Nikos Konstandaras NIKOS KONSTANDARAS

Washington, Ankara and the Tsipras visit

COMMENT

Turkish President Tayyip Erdogan gives a speech during his meeting with provincial governors at the Presidential Palace in Ankara, Thursday.

TAGS: Politics, Diplomacy, Turkey

Turkey has always held a strong card in its relations with the United States over recent decades – its independent stance in foreign affairs is its way of telling allies that it is fully aware of its strategic and military strength. Ankara also does not shrink from showing that it could find friends elsewhere, as in its current flirtation with Russia. Athens, on the other hand, always sees a worsening in relations between Washington and Ankara as strengthening its own bond with the superpower. The United States always imposed a measure of balance in its relations with Greece and Turkey. This time could be different.

Recep Tayyip Erdogan’s Turkey is a very different country from what it was a couple of years ago. The Turkish president has repeatedly shown that he is a gambler, ready to raise the stakes. But he has never faced greater dangers than today, nor had a weaker hand. His country is rife with divisions and the Kurds on the borders are growing stronger. And so, Erdogan does what he always does when he is in difficulty – he raises the stakes. In the dispute with the United States which has led to both countries suspending visas for each other’s nationals, the Turkish leader yesterday raised tensions even further. “We are not a tribal state,” he declared. “We are the state of the Republic of Turkey and you will accept it. If you don’t, then sorry but we do not need you.” According to Hurriyet Daily News, he charged that while the US hesitated to sell arms to Turkey it provides “arms to the terrorist organization for free,” referring to US-allied Kurdish forces fighting the Islamic State in Syria.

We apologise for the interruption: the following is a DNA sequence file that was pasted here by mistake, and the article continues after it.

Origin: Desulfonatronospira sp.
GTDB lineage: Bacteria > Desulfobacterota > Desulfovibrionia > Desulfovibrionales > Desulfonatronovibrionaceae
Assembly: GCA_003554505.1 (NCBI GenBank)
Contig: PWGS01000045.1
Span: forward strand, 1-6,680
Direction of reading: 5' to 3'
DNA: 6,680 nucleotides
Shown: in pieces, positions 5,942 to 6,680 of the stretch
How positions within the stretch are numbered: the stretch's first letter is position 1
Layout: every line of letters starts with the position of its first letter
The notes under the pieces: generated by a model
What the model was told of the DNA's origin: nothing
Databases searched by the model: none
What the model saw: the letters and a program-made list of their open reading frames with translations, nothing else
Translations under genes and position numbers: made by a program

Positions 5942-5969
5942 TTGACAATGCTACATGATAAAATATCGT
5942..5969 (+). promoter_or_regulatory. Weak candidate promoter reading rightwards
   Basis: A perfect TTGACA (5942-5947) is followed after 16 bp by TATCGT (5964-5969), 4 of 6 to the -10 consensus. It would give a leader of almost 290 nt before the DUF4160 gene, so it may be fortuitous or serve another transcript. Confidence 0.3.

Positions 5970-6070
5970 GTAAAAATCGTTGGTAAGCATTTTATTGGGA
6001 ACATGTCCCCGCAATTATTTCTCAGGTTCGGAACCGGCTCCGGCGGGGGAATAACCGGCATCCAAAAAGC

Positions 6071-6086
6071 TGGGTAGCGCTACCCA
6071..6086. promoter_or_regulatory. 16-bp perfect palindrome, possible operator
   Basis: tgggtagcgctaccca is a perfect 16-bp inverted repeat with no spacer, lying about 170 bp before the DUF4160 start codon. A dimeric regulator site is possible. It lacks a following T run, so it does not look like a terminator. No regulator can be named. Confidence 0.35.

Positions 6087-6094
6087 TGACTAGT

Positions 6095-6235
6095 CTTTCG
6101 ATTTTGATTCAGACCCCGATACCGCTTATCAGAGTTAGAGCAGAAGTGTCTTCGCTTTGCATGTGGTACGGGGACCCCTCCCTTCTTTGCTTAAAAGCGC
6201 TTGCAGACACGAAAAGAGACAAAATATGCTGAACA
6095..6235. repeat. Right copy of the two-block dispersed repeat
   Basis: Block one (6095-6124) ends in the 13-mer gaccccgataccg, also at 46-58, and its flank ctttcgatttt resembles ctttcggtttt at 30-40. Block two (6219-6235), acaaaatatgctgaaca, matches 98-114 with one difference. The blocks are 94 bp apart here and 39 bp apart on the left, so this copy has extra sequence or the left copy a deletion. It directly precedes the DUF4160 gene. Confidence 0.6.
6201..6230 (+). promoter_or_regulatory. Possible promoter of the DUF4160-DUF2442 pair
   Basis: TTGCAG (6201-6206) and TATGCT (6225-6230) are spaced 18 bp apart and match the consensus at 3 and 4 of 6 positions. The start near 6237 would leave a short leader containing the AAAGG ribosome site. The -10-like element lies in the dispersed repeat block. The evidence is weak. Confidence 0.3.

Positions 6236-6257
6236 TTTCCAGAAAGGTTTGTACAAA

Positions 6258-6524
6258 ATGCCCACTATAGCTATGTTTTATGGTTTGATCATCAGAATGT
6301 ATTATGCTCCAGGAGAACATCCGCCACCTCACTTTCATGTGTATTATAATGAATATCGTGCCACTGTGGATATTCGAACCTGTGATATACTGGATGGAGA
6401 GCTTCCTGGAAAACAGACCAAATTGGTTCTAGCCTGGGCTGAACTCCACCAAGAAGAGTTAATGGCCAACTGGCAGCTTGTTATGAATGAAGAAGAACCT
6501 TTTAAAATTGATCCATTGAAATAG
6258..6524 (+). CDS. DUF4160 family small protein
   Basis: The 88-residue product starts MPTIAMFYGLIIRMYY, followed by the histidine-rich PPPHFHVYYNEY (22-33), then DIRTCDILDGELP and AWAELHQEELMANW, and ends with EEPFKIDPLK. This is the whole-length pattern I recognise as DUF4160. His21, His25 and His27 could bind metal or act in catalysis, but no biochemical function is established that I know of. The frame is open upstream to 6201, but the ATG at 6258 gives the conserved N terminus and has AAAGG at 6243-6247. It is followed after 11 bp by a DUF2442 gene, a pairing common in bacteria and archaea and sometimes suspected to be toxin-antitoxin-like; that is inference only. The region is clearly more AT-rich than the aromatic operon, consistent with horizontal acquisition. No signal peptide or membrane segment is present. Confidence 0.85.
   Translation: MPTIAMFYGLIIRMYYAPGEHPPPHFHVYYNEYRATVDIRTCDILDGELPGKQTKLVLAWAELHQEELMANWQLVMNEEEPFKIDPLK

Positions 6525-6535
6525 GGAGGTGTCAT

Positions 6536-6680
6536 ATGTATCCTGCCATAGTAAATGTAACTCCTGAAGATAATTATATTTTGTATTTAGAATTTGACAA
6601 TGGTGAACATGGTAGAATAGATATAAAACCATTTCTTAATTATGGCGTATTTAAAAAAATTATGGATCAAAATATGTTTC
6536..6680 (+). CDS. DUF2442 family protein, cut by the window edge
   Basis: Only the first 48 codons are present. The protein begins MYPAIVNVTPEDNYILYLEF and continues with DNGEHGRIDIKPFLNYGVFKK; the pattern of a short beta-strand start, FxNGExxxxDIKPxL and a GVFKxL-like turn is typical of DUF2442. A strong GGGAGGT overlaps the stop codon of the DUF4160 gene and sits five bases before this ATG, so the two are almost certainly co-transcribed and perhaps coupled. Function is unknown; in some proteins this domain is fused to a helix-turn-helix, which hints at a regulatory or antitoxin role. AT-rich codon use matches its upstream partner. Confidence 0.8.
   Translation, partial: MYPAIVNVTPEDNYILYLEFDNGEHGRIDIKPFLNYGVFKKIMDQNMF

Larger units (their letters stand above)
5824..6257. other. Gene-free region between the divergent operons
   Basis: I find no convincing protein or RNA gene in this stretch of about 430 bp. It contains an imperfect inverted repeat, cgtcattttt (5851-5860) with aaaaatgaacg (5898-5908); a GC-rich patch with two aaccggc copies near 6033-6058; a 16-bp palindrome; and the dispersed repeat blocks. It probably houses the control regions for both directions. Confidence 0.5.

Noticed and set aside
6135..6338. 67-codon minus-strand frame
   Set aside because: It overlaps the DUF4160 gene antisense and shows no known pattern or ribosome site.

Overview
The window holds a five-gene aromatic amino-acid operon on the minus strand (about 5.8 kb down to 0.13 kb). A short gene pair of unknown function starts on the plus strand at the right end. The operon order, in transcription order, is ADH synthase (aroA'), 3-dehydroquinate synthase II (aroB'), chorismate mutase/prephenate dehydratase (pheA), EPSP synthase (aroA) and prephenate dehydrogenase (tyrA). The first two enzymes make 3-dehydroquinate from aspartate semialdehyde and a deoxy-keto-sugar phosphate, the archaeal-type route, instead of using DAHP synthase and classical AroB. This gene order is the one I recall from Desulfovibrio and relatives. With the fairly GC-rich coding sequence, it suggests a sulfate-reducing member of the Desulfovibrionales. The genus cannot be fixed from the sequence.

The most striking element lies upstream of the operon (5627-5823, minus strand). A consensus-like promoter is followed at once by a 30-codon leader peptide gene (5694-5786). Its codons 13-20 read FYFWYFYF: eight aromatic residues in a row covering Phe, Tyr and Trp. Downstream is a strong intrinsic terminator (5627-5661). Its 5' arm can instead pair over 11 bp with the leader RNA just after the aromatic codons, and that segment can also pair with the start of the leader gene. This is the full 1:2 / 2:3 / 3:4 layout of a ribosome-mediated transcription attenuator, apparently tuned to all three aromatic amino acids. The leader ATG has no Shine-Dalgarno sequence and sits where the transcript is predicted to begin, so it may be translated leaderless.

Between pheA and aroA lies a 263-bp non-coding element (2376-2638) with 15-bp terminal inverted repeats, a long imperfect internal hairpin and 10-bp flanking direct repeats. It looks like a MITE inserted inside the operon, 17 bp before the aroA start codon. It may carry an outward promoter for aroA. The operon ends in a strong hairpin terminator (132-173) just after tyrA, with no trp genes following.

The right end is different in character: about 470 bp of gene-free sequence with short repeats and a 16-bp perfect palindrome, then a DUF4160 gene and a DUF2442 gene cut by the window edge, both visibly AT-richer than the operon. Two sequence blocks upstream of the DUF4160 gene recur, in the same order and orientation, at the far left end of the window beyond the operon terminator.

The recent withdrawal of German forces from the Incirlik base shows that Turkey is in fighting mood. Perhaps, though, Erdogan is putting too much store in his good chemistry with Donald Trump – the only Western leader to congratulate him on his (narrow) win in the referendum that will change Turkey’s constitution. This may be why he is going to extremes, thinking that, like him, Trump is free to lead his country in the wrong direction without anyone stopping him.

Sooner or later Erdogan will realize his mistake. Prime Minister Alexis Tsipras will visit the United States next week. He should keep in mind that the tension between Washington and Ankara is not a victory for Athens. Greece must always show independently that it has right on its side, it must inspire confidence that it is a credible partner in a difficult neighborhood. The fact that Erdogan has gone off the rails does not mean that Turkey will not turn toward the United States again.

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